The agenda of the majority of the youth is primarily entertainment-based and despite all the hot political debates visible to outside observers, very little is reflected in gatherings. The subjects of discussion are mostly about relationships, music, fashion, cars, soccer and how to avoid the Islamic police.
Probably the most mobilizing factor in the current Iranian society is soccer. I am not aware of any other event, of any genre, that could compete for the attention of so many Iranians so quickly and so effortlessly. I can almost say that the importance of soccer in the minds of Iranians is to such an extent that even the removal of the regime would not induce as much excitement, nevermind the current political noise created by the regime.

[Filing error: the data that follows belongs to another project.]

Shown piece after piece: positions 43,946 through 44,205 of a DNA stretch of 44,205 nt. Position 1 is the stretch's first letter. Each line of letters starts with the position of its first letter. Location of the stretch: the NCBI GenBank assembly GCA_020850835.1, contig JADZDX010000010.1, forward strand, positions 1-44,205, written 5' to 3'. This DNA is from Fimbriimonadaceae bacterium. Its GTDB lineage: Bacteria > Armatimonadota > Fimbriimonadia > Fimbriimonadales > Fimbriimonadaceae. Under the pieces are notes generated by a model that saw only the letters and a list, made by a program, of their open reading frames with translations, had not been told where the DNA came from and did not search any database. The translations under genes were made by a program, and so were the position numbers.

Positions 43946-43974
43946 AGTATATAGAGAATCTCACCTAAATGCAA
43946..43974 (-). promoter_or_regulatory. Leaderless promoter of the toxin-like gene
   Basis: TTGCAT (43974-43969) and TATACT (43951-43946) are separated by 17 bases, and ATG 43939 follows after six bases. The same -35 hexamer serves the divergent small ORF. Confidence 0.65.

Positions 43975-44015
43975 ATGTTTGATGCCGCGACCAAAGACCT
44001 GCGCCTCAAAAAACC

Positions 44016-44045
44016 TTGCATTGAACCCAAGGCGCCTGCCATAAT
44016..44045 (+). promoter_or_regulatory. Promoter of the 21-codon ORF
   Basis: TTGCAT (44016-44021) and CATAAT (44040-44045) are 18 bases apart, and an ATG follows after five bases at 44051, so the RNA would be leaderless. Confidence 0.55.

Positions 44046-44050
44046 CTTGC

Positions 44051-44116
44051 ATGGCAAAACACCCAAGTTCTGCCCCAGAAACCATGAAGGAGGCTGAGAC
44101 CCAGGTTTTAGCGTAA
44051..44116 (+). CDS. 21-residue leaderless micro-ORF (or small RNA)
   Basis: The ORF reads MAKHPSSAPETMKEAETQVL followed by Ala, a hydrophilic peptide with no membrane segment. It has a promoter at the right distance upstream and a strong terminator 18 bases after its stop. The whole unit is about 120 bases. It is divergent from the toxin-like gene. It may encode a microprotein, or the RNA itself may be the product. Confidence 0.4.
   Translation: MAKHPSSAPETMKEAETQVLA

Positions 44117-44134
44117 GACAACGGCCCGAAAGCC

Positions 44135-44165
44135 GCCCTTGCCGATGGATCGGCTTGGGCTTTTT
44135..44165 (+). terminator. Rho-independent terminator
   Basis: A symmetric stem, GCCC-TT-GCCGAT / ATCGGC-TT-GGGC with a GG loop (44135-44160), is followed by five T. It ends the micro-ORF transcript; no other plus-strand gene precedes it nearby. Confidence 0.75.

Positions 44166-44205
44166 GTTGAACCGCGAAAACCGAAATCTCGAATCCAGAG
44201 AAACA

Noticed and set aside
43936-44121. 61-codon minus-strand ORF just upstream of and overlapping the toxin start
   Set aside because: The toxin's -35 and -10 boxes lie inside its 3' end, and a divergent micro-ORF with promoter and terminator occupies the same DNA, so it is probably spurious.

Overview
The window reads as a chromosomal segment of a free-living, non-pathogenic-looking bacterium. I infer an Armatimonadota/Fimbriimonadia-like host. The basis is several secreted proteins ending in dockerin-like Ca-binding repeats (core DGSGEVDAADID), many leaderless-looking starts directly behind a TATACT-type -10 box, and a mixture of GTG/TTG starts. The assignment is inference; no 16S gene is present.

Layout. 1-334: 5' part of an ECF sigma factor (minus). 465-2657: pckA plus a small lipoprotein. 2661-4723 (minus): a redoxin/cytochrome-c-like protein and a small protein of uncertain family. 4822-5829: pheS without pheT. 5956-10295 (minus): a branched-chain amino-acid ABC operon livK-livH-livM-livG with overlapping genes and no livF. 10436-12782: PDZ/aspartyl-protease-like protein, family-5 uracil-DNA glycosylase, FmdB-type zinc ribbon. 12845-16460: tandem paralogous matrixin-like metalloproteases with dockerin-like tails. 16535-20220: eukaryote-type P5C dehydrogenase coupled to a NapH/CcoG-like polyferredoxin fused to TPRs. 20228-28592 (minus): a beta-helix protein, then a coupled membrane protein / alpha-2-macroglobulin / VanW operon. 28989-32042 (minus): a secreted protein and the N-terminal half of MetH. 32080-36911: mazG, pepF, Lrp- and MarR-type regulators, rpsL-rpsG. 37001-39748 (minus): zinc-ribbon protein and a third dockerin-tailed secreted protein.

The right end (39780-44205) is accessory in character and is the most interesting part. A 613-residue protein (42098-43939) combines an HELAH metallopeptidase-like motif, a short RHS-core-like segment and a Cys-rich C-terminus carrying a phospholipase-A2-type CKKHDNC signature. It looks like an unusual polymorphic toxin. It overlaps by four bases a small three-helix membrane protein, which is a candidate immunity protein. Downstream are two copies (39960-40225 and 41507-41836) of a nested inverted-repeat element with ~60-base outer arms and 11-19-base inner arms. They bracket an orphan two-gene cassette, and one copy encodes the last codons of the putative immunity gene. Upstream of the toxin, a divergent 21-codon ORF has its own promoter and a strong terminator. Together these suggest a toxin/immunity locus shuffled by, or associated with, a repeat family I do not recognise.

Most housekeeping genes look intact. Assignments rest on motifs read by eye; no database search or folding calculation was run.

Getting drunk for the sake of getting drunk is another favorite pastime I observed. They have come to accept the limitations imposed on them and learnt to live with them and have devised solutions to get around obstacles created by the government. Because of all the government rules against entertainment through public socialization, they have created colonies that socialize indoors privately.
The parents seem to be suffering emotionally somewhat more as they feel misled and betrayed by the revolution that they fought for. Moreover, the parents know what they are missing when it comes to social order and personal freedoms, whereas the youth do not, hence a feeling of indifference.
As an example of not knowing what they are missing, my eighteen-year-old cousin, on his first trip outside of Iran, was stunned while crossing the road in Dubai, because the cars actually stopped at the crosswalk and allowed him to cross.